Thursday, December 31, 2009
Tuesday, December 29, 2009
Serendipity, the Curly foal is Lorraine's new pony and I am hoping to meet her in the New Year. The breed standard of this North American horse says this:
Yesterday our Christmas plans were interrupted by a beautiful blonde called Tequila. Sarah, her owner, had brought her down to the New Forest so that she could ride out with her daughter in Christmas day but unfortunately, when it came time to go home, Tequila was adamant that she wouldn't load. The little trailer on which I normally store my panels was full of firewood and so we had to barrow that all down to the house before dashing up to Fritham to pick up the panels. We arrived Sarah and Tequila in just over an hour and loaded her into the horsebox pretty quickly. Despite looking relatively calm, Tequila's bottom lip was pretty tight and once in the box, with the partition closed, she began to rear. I felt that it would be better to travel her loose with the partition pushed all the way over to the wall so we took her out again and rearranged everything. She loaded readily this time and was fine while we closed up the ramp and the top door. She had a good journey home, being able to spread her feet out and stand like a table. We went off to Bournemouth and got some thermal lined curtains in the sales.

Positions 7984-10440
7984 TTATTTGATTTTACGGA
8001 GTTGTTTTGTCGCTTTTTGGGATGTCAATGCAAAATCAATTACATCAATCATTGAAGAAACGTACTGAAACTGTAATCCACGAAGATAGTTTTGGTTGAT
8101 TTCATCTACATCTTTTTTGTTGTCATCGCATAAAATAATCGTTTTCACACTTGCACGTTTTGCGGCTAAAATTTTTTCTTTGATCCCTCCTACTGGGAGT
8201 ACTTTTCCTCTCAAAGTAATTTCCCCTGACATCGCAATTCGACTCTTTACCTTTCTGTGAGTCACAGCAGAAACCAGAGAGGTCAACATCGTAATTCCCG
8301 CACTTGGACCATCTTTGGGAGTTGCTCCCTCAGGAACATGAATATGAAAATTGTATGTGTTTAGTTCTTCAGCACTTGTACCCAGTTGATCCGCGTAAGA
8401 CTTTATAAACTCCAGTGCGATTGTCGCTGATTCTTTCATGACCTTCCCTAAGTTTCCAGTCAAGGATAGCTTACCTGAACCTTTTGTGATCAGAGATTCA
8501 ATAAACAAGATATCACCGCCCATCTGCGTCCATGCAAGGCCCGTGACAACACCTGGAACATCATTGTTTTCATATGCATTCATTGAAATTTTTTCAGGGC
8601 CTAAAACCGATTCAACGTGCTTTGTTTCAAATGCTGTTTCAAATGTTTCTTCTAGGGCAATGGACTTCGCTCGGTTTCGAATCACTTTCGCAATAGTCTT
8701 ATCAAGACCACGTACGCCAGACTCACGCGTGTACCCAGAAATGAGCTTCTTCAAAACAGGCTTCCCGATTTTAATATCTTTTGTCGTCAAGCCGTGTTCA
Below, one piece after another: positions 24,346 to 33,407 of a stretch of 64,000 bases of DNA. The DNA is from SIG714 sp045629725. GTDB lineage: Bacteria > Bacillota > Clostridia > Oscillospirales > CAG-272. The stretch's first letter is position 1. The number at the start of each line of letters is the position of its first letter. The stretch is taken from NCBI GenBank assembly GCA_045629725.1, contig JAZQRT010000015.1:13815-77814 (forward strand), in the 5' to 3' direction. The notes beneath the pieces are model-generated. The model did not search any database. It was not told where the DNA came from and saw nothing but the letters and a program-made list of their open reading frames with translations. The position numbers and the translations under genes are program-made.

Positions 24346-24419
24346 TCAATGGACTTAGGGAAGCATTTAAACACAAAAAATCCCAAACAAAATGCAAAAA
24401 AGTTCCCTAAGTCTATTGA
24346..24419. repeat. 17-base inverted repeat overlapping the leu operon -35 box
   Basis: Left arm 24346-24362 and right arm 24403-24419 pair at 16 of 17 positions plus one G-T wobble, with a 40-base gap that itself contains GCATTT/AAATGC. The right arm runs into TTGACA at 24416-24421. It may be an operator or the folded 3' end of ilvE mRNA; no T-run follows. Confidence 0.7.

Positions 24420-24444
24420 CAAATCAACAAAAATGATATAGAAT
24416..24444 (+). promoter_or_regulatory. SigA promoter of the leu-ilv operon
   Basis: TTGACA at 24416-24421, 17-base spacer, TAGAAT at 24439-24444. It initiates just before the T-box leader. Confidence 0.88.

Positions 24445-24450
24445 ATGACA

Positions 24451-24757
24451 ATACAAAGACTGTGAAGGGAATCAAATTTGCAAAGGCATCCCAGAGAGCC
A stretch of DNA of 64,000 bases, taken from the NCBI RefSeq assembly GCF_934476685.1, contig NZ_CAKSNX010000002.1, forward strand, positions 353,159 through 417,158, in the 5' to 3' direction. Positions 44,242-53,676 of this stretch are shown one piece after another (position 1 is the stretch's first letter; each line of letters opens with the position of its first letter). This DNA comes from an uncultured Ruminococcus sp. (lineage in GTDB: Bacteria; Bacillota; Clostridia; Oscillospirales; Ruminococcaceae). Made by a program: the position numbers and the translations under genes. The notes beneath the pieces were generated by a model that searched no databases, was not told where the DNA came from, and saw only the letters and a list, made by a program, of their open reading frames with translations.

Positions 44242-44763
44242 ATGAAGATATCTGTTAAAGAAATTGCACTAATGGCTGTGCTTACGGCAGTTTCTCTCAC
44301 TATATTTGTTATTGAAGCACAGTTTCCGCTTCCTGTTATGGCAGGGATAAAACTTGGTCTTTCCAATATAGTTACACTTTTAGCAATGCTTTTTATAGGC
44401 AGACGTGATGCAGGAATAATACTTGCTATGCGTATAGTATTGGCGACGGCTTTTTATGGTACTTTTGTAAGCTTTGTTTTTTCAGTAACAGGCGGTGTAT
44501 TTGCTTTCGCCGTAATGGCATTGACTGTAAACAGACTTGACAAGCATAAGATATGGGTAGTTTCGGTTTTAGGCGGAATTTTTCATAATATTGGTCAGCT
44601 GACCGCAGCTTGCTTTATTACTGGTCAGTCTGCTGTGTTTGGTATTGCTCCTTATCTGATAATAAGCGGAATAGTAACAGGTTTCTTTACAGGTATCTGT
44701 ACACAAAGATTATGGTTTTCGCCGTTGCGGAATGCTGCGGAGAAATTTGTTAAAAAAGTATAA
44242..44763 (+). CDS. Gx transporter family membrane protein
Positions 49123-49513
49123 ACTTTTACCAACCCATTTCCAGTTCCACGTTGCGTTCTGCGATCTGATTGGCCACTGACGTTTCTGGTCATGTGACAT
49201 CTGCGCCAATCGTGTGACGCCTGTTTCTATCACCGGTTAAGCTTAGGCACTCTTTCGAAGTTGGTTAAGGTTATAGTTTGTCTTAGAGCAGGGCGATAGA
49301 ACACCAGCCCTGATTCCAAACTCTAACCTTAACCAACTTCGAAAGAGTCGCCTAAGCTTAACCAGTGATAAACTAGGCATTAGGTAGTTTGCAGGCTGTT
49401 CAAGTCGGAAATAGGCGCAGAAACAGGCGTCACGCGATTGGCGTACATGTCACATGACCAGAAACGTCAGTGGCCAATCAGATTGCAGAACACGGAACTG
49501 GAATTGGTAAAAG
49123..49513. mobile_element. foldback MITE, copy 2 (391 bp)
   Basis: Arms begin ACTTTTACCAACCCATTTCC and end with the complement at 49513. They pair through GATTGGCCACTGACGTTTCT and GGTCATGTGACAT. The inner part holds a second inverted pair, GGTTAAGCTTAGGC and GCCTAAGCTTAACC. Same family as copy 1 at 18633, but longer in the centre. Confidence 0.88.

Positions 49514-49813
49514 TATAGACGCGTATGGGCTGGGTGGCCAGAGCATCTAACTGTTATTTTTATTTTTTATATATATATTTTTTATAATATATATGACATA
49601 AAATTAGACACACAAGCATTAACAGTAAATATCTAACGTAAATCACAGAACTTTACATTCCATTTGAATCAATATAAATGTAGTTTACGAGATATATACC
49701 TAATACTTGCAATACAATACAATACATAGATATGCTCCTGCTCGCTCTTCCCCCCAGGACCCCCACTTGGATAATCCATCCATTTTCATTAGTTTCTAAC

From Sarah: "Your presence yesterday, helped us all so very very much and I can't thank you enough for abandoning your plans for the day to come to our assistance. Of course getting Tequila in the box was the ultimate goal, however, so much more was achieved. Your communication and handling skills with all of us, horse and human, ultimately, put us all at ease.
Tequila traveled home calmly, mostly choosing to stand facing the rear of the box, however Gem tells me that she did turn and have a look through the cab window before turning away to munch on some hay.
When we all arrived home, it was me who was drained and shaking, our pony was as cool as a cucumber. I climbed through the back door, gave her a hug, clipped her onto the lead rope, gave Steve the thumbs up to open the door. Tequila stood by me, had a look to see where she was and waited for me to lead her out and home. Thank you so much, both of you. You've done so much more than just load our lovely pony!"
Wednesday, December 23, 2009